With 116 full-time employees and 50 temporarily contracted employees, Cal-Waste is currently about 50/50 with regards to residential and commercial with a little heavier focus on the commercial side. Not only do they run an MRF and transfer station, but the company also has 65 trucks on the road at any given time with a few of those being hybrid split body trucks. The company services tens of thousands of residential customers and thousands of commercial customers in Calaveras, San Joaquin, Sacramento and Stanislaus Counties, Stockton, Sacramento, Merced and Calaveras County to the Delta, with exclusive contracts in the City of Galt, Rancho Murieta, the community of Woodbridge, Calaveras and Alpine Counties and Angels Camp—a majority of the northern part of the valley.
Keeping on Top of Trends
When 2008 hit, Cal-Waste rolled some things back, including non-opting some trucks and taking them off the road by not renewing their registration until the economy began to come back. Finally, in 2011 and 2012, they began seeing some recovery. At the same time as this was going on, Cal-Waste was in the process of building their world headquarters, moving into what was essentially a shell with no offices or any plant. “Another company had built the facility on speculation and it had sat for eight years because of the economic depression,” says Dave. “It was a great opportunity for us to buy the real estate at the right price. The timing was right in the area for another processor as material had come in from various programs that cities and counties were doing.” Cal-Waste was able to adjust well because the company was in a growth mode while others were in a down market and they were able to hire some good people. Although Cal-Waste did lose some of their customers, they ended up growing through organic methods and some acquisition within Calaveras County.
Cal-Waste is mostly a diesel fleet, however, they recently acquired some hybrid diesel trucks that run off clean diesel and a combination of hydraulic power. The hydraulic hybrid reduces fuel consumption by 40 to 50 percent The company acquired their first one in 2016 and now has three trucks on the job. Cal-Waste opted for this solution rather than CNG because of the diverse area that they are in. “We need the power up in the mountains and the CNG trucks aren’t an option,” says Rudy Vaccarezza. “We need to be versatile and pivot and move equipment, so we’ve stayed away from CNG, plus there is not a fueling station in our direct area. You really need about 25 trucks to support a CNG station and we are really spread out. We started with transitioning to hybrid hydraulic trucks and that is the road we are going to keep going down.”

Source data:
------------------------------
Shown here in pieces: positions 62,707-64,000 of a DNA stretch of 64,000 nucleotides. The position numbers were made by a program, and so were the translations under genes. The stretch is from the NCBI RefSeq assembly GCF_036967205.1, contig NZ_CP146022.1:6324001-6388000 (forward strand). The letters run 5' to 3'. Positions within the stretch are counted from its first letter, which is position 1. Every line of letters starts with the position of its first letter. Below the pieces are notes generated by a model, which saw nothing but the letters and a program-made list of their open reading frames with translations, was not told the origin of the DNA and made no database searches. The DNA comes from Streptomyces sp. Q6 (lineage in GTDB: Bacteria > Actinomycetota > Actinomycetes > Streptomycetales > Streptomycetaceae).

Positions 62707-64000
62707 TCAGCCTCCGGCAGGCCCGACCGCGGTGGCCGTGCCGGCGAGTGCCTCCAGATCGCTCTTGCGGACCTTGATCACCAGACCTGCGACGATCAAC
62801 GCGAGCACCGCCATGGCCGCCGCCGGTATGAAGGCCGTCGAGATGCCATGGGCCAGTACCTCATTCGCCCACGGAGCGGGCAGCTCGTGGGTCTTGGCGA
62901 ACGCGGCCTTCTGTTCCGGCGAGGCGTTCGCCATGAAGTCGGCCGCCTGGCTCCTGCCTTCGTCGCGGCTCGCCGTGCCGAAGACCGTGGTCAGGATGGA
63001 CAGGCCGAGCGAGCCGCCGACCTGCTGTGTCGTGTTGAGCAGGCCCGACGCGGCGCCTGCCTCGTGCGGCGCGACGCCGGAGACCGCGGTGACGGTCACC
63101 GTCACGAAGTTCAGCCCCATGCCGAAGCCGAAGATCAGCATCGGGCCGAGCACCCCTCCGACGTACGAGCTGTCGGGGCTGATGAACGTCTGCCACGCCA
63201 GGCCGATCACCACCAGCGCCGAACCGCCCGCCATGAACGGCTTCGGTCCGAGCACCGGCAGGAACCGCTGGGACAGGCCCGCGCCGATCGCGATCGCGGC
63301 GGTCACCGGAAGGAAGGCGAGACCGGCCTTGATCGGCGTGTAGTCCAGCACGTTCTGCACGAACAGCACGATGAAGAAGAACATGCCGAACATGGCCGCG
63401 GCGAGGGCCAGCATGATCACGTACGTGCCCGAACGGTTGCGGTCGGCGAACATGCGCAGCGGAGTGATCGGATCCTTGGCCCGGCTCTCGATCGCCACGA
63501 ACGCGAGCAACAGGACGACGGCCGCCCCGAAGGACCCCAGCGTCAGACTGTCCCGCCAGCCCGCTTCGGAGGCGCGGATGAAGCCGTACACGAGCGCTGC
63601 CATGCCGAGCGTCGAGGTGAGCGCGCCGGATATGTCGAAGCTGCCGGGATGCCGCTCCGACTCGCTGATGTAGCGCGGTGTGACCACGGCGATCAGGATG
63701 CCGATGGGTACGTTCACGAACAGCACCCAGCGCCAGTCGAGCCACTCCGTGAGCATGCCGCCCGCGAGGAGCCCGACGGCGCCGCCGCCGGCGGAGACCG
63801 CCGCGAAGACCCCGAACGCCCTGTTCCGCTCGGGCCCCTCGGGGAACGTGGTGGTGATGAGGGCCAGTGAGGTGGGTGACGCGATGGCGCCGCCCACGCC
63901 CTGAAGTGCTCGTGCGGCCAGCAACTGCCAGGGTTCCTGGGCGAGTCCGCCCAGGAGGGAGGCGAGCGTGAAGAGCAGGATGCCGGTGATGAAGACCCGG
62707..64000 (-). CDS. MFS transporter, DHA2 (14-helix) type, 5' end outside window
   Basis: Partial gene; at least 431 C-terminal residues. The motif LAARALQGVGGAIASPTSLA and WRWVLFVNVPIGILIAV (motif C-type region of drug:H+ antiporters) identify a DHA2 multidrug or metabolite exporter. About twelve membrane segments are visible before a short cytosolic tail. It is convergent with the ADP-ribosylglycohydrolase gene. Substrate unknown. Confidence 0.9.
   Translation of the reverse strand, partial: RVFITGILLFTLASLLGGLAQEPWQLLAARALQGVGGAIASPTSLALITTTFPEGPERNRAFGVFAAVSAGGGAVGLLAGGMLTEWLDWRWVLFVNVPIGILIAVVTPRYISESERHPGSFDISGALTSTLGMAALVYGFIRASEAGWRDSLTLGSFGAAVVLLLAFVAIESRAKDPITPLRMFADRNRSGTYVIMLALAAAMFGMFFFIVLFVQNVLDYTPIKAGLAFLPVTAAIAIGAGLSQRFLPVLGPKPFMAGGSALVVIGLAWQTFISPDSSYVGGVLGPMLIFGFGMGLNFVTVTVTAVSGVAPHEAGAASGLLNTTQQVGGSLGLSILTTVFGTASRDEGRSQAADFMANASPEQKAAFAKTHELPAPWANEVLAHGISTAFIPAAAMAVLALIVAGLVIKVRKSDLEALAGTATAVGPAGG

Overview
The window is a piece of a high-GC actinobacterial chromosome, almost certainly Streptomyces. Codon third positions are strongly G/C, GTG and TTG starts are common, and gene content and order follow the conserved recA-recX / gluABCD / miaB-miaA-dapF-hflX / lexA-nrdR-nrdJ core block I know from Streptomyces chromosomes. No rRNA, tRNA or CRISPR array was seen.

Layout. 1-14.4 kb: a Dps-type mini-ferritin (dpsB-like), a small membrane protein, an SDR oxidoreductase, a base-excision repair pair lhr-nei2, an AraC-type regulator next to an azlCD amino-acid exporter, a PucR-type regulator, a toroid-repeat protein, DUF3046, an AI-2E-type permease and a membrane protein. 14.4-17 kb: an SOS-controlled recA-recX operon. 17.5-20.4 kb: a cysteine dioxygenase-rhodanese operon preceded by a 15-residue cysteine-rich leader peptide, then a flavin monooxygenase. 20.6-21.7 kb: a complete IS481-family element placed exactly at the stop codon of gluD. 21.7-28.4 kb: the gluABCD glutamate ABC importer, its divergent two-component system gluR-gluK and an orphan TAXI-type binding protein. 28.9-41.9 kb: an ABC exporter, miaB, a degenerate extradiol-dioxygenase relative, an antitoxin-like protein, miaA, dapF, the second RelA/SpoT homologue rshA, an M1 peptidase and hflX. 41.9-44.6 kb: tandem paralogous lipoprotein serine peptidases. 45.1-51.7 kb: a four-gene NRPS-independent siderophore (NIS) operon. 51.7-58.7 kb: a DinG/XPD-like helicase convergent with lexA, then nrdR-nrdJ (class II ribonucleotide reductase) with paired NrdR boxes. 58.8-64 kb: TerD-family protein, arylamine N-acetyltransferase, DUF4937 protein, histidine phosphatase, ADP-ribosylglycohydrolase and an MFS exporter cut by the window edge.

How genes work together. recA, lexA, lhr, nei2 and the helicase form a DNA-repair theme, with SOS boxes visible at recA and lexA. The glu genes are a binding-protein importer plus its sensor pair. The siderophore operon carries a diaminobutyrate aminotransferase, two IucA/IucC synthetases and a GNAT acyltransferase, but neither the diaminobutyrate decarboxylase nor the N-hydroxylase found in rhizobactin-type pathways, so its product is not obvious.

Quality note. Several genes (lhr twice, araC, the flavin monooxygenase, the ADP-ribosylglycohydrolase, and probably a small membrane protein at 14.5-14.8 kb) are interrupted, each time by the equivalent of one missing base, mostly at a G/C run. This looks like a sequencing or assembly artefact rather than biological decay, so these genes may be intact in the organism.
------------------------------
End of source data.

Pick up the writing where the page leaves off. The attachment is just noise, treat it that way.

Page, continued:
Cal-Waste currently runs an MRF that handles about 200 tons of recyclables per day and transfers close to 150 tons of trash. With two shifts running at 18 hours per day, there is about 14 to 18 hours of uptime on the machine in order to get the cleanest product possible. In order to do so, the MRF has a combination of manual and mechanical sorting. “We have a state-of-the-art MRF but we don’t use optics because we really feel that manual sorting has allowed us to control the cleanliness of our product,” says Rudy.
Part of keeping the material as clean as possible includes putting the right people on the pre-sort who know what to grab, using a metering drum, mixed paper screens, polishing screens, a glass breaker, a cyclone that pulls paper, dirt and debris out of the glass, and a magnet to get any batteries out of the glass. Pre-sorters also clean the screens at the end of the day so whatever they do not catch, they take care of it. This gives them incentive to use the pause button and take the extra time to grab any material they see go through. “After shutting the plant down four to six times per day, it takes a toll, so we came up with a pause button for the belt that is being worked on; it stops and you deal with the issue. It goes back on after 15 seconds. That was a good addition for us. We’re all about keeping things clean around here—the less clutter, the more efficient it runs and you can spot things before they break,” says Rudy.
Dave agrees, “We always want to be on the top of the list in terms of quality of the material that we ship out of here so that we are not put in a predicament where we, ultimately, have to take the material to a landfill or try to re-process it, which is almost impossible. You have to really look to keeping your quality up, keep processing costs down and get the best possible price you can.” He goes on to explain that as a country we either need to re-open more domestic mills or develop some relationships with mills in Vietnam, India or anywhere on the pacific rim, and the same goes for the Atlantic side. “It will severely impact the recycling industry if China decides that’s the one commodity they are going to shut off. Other than the small amount that we would take into an industrial mill, it would be a huge dilemma. I don’t know if anyone is prepared to take that on. I grew up on the recycling side. Processing and baling cardboard always had to be done right and clean and if it wasn’t, you had to redo it and that discipline has kept us in the competitive mode when we brokerage a deal.”